Last summer, the LA City Council passed a new set of laws to regulate street camping at certain locations. Each councilmember can choose spots to ban camping, near schools or parks or driveways. Enforcement was supposed to come with an intensive outreach process to link unhoused people to services and housing opportunities, and ideally move them off the streets.
But KCRW has found the outreach is patchwork, and it’s difficult to get a clear picture of what assistance is even available, or how often people are moving indoors under the new policy versus shuffling from one street corner to another.
“It was meant to be accompanied by a street engagement strategy,” says Stephanie Klasky-Gamer, president and CEO of the nonprofit LA Family Housing. “That didn't happen.”
So far the council has approved 201 locations around the city as no-camping zones. Signs have gone up at 45, according to the office of the city’s Chief Administrative Officer, with 11 more scheduled to post this month.
Before posting signs, city council offices are supposed to work with the Los Angeles Homeless Services Authority (LAHSA) to carry out a detailed, step-by-step outreach process. It involves surveying anyone camped in these spots, matching them to whatever services and housing opportunities are available, and documenting what was offered.
But it’s hard to offer shelter when there aren’t many beds. In an email, LAHSA spokesman Ahmad Chapman says that while the agency doesn’t have “a real-time look into the shelter system,” and couldn’t give an exact number of open spots, “I can say that most shelter beds are spoken for and that this highlights the need for more shelter and permanent housing.”
He also says it would take weeks to compile information about how many people have moved inside as a result of the city’s new policy.
At two cleanups at new no-camping zones in the Silver Lake area last week, unhoused people said they’d been offered food and water in recent weeks by the nonprofit Urban Alchemy, but not shelter. One man, who gave his name only as “Summer of 89,” said he’d been contacted once by outreach workers associated with the LA Homeless Services Authority some months ago.
“They said … ‘We’re going to put you on the list for resources to get housing,’” he recalled. “This was several months ago, and I still haven't had word on that back.”
A spokesman for Mitch O’Farrell, who represents the area, says that while he has carried out street cleanups to keep sidewalks safe and passable, he’s not yet enforcing the camping bans if unhoused people return. Signs have been posted at 16 locations in his district so far. The spokesman, Dan Halden, says that the district has different kinds of interim housing available, but more detailed information and the number of people who have moved indoors under the new policy so far lies with the Homeless Services Authority.
At least one City Council member believes that LA’s district-by-district approach to implementing the new laws exacerbates the lack of beds and services.
“Los Angeles has essentially built a system where each of the 15 council districts kind of handle the issue for themselves,” says Nithya Raman, who represents District 4, which includes Larchmont, the Hollywood Hills and Sherman Oaks. “And the ways in which this plays out are absurd and incredibly sad.”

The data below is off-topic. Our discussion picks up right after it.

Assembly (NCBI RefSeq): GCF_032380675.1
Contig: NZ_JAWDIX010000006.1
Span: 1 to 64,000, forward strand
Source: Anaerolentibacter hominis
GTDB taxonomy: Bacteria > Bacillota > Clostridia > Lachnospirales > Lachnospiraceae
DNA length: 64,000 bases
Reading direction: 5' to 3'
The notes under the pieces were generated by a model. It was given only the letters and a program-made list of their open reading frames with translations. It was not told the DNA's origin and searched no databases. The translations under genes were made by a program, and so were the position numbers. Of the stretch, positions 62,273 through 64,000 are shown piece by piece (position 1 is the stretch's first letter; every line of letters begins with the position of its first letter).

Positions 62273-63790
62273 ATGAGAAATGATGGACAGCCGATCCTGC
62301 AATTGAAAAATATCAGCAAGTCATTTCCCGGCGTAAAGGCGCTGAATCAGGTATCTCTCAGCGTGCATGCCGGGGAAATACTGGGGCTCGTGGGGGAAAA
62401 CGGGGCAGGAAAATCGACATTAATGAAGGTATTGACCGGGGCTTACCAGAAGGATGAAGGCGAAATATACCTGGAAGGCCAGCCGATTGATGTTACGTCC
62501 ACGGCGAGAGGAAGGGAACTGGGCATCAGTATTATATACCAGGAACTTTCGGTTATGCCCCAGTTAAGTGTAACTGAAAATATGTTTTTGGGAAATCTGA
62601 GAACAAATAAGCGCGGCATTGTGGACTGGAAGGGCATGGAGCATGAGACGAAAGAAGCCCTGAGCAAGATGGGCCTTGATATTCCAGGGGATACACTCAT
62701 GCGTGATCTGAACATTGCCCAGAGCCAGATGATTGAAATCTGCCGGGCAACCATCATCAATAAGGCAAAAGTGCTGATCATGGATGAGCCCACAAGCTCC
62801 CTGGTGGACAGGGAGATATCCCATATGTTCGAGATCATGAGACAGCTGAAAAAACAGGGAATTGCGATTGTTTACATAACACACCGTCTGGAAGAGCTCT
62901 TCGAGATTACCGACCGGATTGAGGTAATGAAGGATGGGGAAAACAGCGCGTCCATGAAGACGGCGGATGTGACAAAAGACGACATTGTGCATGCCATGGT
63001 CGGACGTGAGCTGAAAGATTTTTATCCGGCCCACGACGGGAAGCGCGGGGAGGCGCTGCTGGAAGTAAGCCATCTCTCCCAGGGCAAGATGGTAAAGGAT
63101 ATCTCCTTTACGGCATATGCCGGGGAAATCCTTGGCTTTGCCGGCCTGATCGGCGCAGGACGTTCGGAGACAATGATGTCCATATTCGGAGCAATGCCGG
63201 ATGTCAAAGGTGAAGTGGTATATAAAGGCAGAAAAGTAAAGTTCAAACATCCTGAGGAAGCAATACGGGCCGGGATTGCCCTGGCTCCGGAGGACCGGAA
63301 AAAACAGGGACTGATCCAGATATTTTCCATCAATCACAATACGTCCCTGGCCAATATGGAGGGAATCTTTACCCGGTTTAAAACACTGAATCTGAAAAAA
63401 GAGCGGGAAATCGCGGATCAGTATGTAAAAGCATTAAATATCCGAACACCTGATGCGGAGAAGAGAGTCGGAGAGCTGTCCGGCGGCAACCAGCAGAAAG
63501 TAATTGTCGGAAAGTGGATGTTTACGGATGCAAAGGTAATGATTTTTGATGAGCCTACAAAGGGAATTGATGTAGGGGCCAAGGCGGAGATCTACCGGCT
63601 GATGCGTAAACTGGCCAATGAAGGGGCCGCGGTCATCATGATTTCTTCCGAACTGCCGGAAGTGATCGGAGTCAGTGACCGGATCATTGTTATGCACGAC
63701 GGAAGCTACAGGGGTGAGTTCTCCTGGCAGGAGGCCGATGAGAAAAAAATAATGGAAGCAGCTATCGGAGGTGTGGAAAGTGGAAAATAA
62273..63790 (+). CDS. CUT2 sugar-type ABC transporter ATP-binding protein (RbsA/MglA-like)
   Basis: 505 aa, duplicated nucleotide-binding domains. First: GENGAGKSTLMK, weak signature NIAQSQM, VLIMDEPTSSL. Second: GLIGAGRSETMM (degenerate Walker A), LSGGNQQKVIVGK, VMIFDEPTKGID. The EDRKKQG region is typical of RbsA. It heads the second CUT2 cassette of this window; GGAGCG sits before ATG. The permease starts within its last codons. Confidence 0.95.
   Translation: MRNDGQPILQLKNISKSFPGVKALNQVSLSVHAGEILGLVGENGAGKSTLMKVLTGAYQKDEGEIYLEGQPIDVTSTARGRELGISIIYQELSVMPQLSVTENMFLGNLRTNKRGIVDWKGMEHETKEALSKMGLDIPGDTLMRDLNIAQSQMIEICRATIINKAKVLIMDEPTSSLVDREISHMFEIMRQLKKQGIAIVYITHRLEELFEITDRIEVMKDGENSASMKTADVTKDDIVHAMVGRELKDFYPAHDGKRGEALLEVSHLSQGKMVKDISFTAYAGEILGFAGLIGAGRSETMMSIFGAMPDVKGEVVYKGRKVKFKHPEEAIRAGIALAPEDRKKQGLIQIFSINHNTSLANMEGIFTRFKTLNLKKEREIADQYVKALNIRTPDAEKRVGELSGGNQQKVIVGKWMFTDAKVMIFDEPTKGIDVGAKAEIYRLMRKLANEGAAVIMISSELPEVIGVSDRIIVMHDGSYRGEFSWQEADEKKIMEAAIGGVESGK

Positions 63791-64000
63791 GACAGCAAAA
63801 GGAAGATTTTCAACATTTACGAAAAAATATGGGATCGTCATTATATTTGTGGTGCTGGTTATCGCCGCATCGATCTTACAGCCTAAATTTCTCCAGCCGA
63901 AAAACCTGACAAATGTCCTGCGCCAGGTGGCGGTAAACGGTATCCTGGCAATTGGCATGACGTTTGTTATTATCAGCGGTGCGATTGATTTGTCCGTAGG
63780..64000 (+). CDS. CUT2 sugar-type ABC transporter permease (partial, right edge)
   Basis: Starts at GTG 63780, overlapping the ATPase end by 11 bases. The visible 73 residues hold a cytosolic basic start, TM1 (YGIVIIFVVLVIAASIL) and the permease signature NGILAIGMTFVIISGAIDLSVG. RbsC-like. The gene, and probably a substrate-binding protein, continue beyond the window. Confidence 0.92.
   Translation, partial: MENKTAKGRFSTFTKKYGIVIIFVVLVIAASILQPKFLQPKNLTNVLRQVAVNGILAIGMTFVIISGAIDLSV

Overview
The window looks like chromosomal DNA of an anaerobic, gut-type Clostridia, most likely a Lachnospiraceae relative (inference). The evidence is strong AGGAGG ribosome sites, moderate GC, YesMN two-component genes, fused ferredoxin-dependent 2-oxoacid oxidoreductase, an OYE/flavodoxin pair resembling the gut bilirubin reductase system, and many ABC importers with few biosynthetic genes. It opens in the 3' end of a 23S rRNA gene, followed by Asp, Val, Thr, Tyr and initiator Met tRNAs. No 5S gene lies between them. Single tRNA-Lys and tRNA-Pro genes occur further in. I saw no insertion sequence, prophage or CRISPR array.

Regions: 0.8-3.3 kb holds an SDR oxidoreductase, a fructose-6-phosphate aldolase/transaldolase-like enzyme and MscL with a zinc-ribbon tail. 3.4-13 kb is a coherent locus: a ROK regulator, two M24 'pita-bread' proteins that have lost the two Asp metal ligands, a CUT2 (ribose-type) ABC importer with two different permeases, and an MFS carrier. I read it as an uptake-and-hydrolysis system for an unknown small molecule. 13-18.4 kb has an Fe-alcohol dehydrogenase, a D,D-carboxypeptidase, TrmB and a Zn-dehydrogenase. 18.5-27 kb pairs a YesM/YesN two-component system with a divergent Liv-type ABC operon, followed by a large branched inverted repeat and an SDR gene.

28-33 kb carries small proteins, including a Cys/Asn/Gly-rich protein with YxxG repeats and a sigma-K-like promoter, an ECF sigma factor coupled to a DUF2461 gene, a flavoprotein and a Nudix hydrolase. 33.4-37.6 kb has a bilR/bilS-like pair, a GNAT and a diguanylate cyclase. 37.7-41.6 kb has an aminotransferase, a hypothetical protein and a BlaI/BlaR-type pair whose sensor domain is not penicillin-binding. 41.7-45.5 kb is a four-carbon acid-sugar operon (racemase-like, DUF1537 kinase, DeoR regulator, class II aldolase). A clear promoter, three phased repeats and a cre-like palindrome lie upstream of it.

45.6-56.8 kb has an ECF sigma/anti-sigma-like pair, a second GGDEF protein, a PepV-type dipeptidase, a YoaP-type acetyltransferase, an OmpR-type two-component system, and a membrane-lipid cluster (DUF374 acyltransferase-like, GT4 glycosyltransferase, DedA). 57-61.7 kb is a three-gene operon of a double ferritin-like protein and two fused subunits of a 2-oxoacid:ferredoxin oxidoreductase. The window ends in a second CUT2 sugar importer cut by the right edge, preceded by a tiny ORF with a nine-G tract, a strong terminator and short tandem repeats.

Raman hasn’t submitted any locations under the new law. She says she is working in other ways to keep sidewalks accessible, and to create more temporary and permanent housing in her district.
Raman says one problem with the new policy is that council members generally reserve shelter beds and housing units for people who are homeless in their districts, which makes it harder to get people off the streets.
Klasky-Gamer, head of the LA Family Housing agrees: “We had somebody experiencing homelessness set up a tent in the pouring rain a few weeks ago right outside my office. … Unfortunately, my office and the corner where these folks set up their tent was in one council district, and while we had vacant beds in three interim housing sites nearby, they were in three different council districts. They stayed outside for two weeks in the rain.”
In the west San Fernando Valley, City Councilmember Bob Blumenfiled has designated 25 no-camping zones. He says the LA Homeless Services Authority counted 16 people in those locations in November, and nine have moved indoors.
Blumenfield defends the district-by-district approach. He says it forces politicians and their constituents to create shelters, housing and services in every part of Los Angeles, instead of trying to push the problem somewhere else.
“That's what we did for decades,” he says. “And it didn't work for decades. When there were homeless people, what happened to them? They got sent down to Skid Row, because that's where the openings were.”
For many neighbors who live in homes near encampments, there’s frustration that despite new policies, they don’t see progress on the streets.
“I'm so used to seeing this living here. And there's nothing they can do about it,” says 80-year-old Angel Sepriano, who lives in a house at the end of a cul-de-sac in East Hollywood next to a designated no-camping area.
As a cleanup got underway there last week, one unhoused man slept on the street at the time, wrapped up in a sleeping bag.
He asked to remain anonymous, but said after no-camping signs went up, a few people moved their tents over a fence from the sidewalk to a strip of dirt beside the freeway – just outside LA city limits. He told KCRW he receives health care in Venice, but nobody had offered him shelter or services in recent weeks.
Sepriano said he doesn’t blame the unhoused for the situation.
“He's my neighbor,” Sepriano said about the man sleeping across the street. “That hat he has on was mine. When it gets cold and it's raining, he's got my golf jacket. Do I think he likes living like that? I can't not feel what he's going through.”